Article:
Though merely month a since Jon Brion's most recent show, it's felt like ages. It probably didn't help that the sense of anticipation rode shotgun with a worrisome mix of questions, concerns, and rumors about the new space. After now having seen Jon Brion's first show at Largo at the Coronet, I admit that skepticism is in part justified. On the other hand, the new room holds lots of promise, as revealed in sometimes dazzling bursts tonight.
Jon Brion, Largo at the Coronet, June 6, 2008: It's never a bad sign when the first sight you behold at Largo is Bobb Bruno clambering onstage, bunny suit and all. All gussied up, he presented the Jon-based medley we first heard last month. Oddly, it served just as well christening the new spot as it had summing up the old room.
From there, the curtains pulled back to reveal a familiar setup, if also a new context. Having seen Jon at some fairly large venues, the updated layout didn't faze me; in fact, I was happy to see the big magical panel of knobs and switches not threatening to spontaneously ignite in an electrical fire.
Jon, like clockwork, settled in at the piano. I heard a touch of "Rhapsody in Blue," but I couldn't tell you what else lurked among the notes. The pot of gold at the end of this rainbow, however, turned out to be the Eternal Sunshine theme.
It was only natural that "Same Thing"--a longtime staple of Jon's set--would figure into this debut, especially since it's been a few months since we've heard it at his shows. But it was still anyone's guess what he'd do with it; if you predicted that he'd include an extended MicroKORG/celeste passage and some sotto voce readings, pat yourself on the back because that's exactly what crept into the final mix.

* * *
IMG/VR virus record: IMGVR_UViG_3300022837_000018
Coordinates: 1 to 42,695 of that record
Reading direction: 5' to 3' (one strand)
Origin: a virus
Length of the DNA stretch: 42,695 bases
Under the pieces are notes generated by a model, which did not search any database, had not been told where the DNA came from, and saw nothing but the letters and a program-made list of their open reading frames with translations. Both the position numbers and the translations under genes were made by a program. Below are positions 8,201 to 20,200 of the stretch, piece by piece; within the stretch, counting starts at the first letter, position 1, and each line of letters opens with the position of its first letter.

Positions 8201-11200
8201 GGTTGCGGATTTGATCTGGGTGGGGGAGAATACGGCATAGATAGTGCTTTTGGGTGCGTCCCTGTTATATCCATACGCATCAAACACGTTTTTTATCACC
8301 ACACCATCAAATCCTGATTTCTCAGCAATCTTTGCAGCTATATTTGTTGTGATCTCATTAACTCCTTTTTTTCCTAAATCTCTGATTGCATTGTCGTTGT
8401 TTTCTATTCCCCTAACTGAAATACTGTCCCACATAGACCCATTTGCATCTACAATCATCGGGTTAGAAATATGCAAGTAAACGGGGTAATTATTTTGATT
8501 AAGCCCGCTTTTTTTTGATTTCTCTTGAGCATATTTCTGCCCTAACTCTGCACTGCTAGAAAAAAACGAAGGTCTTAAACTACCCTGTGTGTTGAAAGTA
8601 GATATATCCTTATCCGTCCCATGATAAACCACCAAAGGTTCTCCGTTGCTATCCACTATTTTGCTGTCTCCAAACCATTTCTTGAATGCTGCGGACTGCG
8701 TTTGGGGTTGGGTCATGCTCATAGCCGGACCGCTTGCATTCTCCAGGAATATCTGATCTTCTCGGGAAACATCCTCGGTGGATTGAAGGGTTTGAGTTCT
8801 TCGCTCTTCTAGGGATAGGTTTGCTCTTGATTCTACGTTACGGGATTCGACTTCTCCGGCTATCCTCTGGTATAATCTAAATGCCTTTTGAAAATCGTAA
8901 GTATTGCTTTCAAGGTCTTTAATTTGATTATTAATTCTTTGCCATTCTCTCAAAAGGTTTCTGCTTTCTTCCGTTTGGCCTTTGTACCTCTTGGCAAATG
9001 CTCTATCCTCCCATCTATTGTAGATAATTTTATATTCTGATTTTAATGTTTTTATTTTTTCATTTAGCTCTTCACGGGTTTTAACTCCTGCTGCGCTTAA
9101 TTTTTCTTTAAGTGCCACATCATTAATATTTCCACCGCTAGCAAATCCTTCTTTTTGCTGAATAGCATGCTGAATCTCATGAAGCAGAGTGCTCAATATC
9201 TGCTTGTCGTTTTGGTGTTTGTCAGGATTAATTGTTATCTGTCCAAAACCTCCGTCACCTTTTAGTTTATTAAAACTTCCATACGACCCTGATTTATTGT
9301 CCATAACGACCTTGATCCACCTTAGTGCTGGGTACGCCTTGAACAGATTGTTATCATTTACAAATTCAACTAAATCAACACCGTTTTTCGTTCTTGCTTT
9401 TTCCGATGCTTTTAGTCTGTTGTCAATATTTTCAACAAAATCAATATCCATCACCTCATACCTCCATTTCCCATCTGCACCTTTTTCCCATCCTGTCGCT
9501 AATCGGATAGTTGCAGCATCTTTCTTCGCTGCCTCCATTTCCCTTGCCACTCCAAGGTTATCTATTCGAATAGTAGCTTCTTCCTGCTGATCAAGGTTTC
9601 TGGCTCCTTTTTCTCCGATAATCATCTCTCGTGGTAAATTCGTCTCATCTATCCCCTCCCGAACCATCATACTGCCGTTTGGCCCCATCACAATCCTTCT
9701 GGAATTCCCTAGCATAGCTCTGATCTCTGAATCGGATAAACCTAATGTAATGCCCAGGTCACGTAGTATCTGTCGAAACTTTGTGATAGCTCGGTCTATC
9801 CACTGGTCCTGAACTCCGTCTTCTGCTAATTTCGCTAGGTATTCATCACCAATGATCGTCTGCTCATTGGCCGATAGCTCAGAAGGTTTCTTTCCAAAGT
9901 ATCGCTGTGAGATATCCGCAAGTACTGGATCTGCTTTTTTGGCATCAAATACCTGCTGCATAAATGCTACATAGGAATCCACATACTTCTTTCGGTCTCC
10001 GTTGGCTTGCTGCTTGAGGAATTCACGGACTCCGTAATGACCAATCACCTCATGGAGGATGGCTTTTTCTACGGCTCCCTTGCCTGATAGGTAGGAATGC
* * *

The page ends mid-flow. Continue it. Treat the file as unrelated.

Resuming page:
Jon asked for requests, which elicited a bunch of uninspired suggestions. Then again, I had nothing to contribute, so I shouldn't talk. Jon ended up piloting "Baba O'Riley" through a ragtime interpretation, making use of that big ol' analog synth that hasn't missed a show since last fall, adding some drums, and wringing it through the vocoder. In the course of this sequence, Jon genially proclaimed, "That's horrible!" Regardless, he finished out the song, though he also casually dismissed it by the end.
The Kinks request put us back on firmer ground, though only for a spell. I can't remember if it was at this point or later in the show that various audience members requested more covers, only to be brushed aside by Jon's comment that he felt like playing some of his songs. Anyway, we got a run of originals, including "Girl I Knew" with a tiny ad-lib at the beginning and "Trial and Error" with a fancy introductory flourish.